European airlines' weak prices reflect damaged consumer confidence
Eurostat data for passenger air transport show significant price weakness in Europe in 2H2020, particularly for international flights. During the COVID-19 pandemic pricing has, on the whole, held up best when airline capacity has been at its tightest, and fallen more rapidly when airlines have sought to return capacity to the market.
This price elasticity is to be expected. At a time of damaged consumer confidence in air travel, caused by months of uncertainty over government restrictions and concerns over the transmission of the virus, demand requires strong price stimulation when capacity is growing back again. A lack of business travel adds to downward price pressure.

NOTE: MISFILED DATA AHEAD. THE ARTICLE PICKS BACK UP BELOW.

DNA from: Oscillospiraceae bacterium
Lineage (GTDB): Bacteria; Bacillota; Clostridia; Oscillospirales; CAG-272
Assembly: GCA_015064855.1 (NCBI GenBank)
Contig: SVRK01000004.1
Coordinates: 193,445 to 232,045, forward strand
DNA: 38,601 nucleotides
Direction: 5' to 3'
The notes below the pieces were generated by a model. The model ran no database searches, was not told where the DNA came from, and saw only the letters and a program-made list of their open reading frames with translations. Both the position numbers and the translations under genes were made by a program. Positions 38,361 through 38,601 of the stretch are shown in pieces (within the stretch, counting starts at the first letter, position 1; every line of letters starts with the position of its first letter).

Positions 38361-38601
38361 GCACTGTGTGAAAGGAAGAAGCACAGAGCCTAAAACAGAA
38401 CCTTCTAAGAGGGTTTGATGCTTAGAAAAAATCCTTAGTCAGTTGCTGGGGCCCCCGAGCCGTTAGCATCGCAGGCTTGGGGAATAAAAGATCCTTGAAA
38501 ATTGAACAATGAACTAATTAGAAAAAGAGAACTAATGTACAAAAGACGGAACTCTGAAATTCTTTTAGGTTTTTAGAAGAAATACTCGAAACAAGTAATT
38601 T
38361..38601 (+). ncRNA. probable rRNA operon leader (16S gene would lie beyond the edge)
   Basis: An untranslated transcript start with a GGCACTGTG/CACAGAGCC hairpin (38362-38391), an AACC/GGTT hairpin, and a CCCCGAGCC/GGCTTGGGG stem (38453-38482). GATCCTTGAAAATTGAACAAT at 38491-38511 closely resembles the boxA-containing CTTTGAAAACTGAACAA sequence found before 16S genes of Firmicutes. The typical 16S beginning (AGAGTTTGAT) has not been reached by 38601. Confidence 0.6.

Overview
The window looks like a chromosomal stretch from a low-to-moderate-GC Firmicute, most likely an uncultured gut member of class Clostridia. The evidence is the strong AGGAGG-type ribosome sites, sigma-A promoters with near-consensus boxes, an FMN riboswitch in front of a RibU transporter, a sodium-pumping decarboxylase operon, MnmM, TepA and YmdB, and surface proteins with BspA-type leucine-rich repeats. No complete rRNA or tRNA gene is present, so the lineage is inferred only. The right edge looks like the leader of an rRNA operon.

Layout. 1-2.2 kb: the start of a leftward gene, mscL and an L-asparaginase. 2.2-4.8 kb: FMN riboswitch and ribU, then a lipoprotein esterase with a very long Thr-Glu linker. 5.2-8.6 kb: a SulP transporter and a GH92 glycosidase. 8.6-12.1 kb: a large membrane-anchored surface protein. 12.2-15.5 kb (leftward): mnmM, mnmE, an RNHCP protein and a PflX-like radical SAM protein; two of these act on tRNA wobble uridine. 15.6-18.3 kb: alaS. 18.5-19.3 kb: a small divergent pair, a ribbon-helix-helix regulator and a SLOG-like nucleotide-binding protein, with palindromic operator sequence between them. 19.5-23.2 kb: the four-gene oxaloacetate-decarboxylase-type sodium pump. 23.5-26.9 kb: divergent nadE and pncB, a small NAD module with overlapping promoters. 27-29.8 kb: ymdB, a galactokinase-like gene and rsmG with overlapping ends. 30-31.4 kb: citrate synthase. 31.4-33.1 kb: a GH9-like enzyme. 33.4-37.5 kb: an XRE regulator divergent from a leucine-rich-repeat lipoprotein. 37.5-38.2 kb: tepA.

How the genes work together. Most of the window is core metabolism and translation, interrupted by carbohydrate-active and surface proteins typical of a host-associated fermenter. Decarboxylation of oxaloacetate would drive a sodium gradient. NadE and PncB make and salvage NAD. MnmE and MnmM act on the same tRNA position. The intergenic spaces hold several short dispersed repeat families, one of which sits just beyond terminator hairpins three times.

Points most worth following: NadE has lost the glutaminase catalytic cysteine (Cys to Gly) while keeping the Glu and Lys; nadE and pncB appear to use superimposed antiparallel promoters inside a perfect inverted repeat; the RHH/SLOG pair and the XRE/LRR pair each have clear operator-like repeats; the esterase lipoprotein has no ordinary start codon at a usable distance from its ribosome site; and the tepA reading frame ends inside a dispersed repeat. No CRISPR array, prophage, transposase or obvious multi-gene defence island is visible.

Total seat capacity in Europe is down by 75.4% in the week of 22-Feb-2021 – bumping along the bottom ahead of a hoped-for summer recovery and still lagging other regions.
Middle East is down by 57.1%, Africa is down by 54.0%, North America by 46.9%, Latin America by 45.9% and Asia Pacific by 40.9%.
Europe's passenger numbers have fallen worse than seat capacity throughout the crisis. Restoring consumer confidence will be a big challenge in realising the recovery.
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